- 2.1Prehistoric era:
- 2.2Khoisan and Batwa:
- 2.3The Bantu (Abantu):
- 2.3.1Bantu origins
- 2.3.2First Bantu settlement:
- 2.3.1Second Bantu settlement:
- 22.214.171.124Luba-Lunda states:
- 126.96.36.199The Maravi Confederacy:
- 188.8.131.52Mutapa Empire and Mfecane
- 2.1Colonial Period:
- 184.108.40.206British South Africa Company:
- 2.1.2British colonization:
- 220.127.116.11Federation of Rhodesia and Nyasaland:
- 2.1Post Independence:
- 2.1.1Economic troubles:
- 6Flag of Zambia:
In January 2003, the Zambian government informed the International Monetary Fund and World Bank that it wished to renegotiate some of the agreed performance criteria calling for privatization of the Zambia National Commercial Bank and the national telephone and electricity utilities. Although agreements were reached on these issues, subsequent overspending on civil service wages delayed Zambia’s final HIPC debt forgiveness from late 2003 to early 2005, at the earliest. In an effort to reach HIPC completion in 2004, the government drafted an austerity budget for 2004, freezing civil service salaries and increasing the number of taxes. The tax hike and public sector wage freeze prohibited salary increases and new hires. This sparked a nationwide strike in February 2004.
The Zambian government is pursuing an economic diversification program to reduce the economy’s reliance on the copper industry. This initiative seeks to exploit other components of Zambia’s rich resource base by promoting agriculture, tourism, gemstone mining, and hydro-power.
Zambia has a fairly well developed railway network that includes connections to four neighboring countries (DRC, Malawi, Tanzania, and Zimbabwe).
In the 1970s, Zambia had one of the best roadway systems in Africa but in more recent years it has heavily deteriorated due to delayed maintenance.
Zambia has 8 airports with paved runways as well as 80 more airports that do not have paving. The national carrier, Zambia Airways failed and since 2009 small regional airlines provide charter and some scheduled services. International services reach at least 8 countries, 3 in the Middle East, and are concentrated at the Kenneth Kaunda International Airport outside Lusaka.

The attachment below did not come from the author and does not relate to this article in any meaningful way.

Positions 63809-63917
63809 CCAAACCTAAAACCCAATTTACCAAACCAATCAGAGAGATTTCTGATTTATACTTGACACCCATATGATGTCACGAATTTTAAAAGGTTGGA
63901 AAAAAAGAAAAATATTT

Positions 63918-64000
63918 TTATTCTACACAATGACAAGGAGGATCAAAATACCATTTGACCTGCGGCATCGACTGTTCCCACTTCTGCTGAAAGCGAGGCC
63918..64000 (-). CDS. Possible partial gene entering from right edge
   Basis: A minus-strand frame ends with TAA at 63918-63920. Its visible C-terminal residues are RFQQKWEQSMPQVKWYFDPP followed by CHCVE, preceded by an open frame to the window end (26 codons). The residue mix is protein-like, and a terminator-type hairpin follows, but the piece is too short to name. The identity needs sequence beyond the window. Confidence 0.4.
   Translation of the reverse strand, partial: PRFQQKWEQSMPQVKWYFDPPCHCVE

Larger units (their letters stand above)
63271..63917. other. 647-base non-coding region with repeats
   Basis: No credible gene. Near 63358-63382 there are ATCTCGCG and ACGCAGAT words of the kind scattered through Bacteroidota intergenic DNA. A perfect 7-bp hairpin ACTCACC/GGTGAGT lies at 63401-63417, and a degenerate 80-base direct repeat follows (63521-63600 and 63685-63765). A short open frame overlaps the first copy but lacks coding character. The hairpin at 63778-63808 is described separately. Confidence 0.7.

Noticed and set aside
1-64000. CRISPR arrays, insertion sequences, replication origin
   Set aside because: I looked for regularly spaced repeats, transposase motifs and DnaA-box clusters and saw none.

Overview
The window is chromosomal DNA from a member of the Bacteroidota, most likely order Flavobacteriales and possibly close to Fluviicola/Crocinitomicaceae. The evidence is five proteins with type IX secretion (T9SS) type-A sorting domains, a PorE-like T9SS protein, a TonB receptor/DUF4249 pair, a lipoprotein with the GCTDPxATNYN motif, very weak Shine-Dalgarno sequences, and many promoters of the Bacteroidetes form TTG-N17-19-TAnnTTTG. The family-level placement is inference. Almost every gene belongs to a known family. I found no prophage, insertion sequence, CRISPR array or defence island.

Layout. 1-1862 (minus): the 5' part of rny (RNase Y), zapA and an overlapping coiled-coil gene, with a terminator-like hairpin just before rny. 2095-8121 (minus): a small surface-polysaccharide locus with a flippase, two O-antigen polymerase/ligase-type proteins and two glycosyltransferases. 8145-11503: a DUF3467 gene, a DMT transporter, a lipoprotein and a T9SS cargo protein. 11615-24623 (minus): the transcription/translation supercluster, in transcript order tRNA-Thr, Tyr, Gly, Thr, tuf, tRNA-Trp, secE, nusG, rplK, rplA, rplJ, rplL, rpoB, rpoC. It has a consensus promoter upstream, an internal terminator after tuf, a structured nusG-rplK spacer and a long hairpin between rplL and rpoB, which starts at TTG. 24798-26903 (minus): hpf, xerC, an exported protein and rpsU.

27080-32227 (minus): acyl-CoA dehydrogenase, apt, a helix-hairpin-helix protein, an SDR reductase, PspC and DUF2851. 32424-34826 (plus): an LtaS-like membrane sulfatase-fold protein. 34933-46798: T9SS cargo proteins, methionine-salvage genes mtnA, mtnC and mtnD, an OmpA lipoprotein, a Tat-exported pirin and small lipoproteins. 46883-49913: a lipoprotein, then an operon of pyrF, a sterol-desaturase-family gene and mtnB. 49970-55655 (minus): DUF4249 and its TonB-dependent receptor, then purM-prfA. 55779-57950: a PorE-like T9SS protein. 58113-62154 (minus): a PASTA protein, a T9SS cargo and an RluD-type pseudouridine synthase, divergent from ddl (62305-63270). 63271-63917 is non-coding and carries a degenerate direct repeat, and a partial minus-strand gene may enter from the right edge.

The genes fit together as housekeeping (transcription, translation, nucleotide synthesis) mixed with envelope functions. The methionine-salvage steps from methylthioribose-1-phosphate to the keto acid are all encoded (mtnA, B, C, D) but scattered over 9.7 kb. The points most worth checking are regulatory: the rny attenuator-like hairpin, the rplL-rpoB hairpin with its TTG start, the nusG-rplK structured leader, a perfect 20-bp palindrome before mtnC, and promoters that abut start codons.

Flag of Zambia:
The flag of Zambia is the national flag of Zambia. It was adopted upon independence on 24 October 1964, by the first Republican President Dr. Kenneth David Kaunda. Before that, Zambia was the British protectorate of Northern Rhodesia and used a defaced Blue Ensign as its flag.
The current flag is used as both national flag and ensign. It is green with an orange-colored African fish eagle in flight over a rectangular block of three vertical stripes, colored, from left to right: red, black and orange. The placement of the eagle and block of stripes at the flag’s fly is notable as most emblems and devices on flags are placed at center or at the hoist. Green stands for the nation’s lush flora, red for the nation’s struggle for freedom, black for the Zambian people, and orange for the land’s natural resources and mineral wealth. Additionally, the eagle flying above the colored stripes is intended to represent the people’s ability to rise above the nation’s problems.
The Zambian flag was slightly modified in 1996. The shade of green used in the 1964 flag was replaced with brighter and lighter green and the eagle was slightly altered so as to be more like the one used in the Zambian coat of arms.